May 3, 2018

Tony Sansone: Jazz Age Bodybuilder and Gay Icon

Born in 1905 in New York City, son of Sicilian immigrants, Tony Sansone began working out at age 14, and drew the attention of physical culturalist Bernar McFadden and early strength-and-health advocate Charles Atlas.  This was before the days of professional bodybuilding, but still, Tony was entranced by the "rags to riches" stories of the Jazz Age, and found a way to make money from his physique:  he began modeling for photographs and selling them via mail order.

Who was interested in photos of a muscular man in a posing strap, or fully nude?  Mostly gay men.

How did he get around the Comstock Act?  Apparently his body was so perfectly symmetrical that it looked like a sculpture.  Works of art could be nude.

He became nearly as famous as Charles Atlas himself, sought out by artists like Arthur Lee ("Rhythm," 1930), praised as "the most beautiful man in America," compared to film star Rudolph Valentino.

In the late 1920s, Tony began expanding his enterprises, publishing photo books like Nudleafs and Modern Classics.  He also performed in films and on stage and opened his own gyms, but his first love was always modeling, displaying his body for aesthetic and erotic appreciation.

He lived through the "man-mountain" era of bodybuilding in the 1940s and 1950s, but continued to pose in the old-fashioned lithe, limber style, to be admired for his beauty rather than his bulk.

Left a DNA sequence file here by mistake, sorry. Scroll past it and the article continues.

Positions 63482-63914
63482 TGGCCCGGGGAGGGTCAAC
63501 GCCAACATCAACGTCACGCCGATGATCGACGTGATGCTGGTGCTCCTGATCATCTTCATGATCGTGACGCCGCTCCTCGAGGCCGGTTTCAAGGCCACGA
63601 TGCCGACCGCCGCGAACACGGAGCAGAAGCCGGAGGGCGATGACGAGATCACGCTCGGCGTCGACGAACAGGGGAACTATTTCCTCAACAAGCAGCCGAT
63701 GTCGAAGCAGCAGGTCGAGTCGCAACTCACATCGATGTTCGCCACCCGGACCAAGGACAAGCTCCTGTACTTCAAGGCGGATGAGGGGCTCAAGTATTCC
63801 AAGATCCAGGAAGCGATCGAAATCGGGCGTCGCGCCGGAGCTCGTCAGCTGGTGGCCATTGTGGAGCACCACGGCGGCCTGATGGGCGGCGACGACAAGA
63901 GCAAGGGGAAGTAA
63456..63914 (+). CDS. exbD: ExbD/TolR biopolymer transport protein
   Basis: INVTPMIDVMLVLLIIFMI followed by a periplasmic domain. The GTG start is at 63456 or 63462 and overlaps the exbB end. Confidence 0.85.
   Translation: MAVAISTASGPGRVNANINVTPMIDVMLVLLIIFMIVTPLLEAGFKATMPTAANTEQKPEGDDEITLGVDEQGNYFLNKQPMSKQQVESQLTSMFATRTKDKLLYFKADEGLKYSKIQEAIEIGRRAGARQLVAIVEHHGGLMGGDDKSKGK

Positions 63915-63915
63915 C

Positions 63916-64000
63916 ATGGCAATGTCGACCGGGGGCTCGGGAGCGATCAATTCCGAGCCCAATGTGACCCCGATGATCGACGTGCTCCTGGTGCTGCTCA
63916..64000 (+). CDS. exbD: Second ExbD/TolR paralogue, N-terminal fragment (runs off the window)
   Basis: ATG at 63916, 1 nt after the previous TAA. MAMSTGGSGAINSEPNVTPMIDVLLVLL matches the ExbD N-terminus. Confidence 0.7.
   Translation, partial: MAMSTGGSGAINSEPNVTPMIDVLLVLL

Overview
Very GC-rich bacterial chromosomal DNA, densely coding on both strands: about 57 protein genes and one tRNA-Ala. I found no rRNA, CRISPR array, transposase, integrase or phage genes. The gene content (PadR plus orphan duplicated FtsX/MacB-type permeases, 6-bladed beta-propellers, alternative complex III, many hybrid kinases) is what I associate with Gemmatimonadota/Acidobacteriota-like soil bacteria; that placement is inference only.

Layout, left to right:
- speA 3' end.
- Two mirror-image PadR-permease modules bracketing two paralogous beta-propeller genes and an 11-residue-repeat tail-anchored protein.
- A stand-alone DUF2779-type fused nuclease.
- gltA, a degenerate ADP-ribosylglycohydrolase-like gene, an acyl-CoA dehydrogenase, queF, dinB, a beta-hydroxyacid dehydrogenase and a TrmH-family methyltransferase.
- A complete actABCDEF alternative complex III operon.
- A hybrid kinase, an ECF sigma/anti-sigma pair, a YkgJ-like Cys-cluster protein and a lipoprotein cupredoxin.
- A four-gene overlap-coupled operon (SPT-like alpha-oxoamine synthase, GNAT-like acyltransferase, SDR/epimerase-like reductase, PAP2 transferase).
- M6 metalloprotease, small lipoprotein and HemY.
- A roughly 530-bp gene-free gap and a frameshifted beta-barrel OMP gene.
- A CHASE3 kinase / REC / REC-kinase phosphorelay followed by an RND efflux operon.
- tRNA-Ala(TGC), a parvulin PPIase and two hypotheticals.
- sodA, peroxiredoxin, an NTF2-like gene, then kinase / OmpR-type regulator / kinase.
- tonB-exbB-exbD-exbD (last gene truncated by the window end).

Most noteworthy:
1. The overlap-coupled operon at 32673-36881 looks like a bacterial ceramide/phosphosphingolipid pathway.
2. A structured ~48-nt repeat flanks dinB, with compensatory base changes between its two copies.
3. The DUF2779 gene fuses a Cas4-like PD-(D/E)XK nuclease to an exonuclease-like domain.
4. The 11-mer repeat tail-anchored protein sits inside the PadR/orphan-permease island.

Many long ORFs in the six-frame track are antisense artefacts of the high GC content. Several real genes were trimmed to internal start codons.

He lived through the Gay Liberation Era of the 1970s, and into the age of AIDS, knowing that most of the men who collected his photographs were gay.

No hint of Tony's own sexual identity, although he did have a wife and two kids.

Later in life he moved to St. Louis to be close to his son.  He died in 1987.

There are nude photos on Tales of West Hollywood.

1 comment:

  1. Private shippers were another way. Near the end of its life, porno mags used private delivery to get around the Comstock Act.

    Most muscle models who posed nude included diet and workout tips. The nude photos could be anatomical education, or artistic, for costumed pics.

    There were photos of erections, mind, traded underground. (Many physique magazines functioned as agencies, where artists could hire the men as models or actors; often, this was a front for prostitution and erection photos.) More of that from the 50s on, though. Sex acts, of course, wouldn't show up in until the late 60s.


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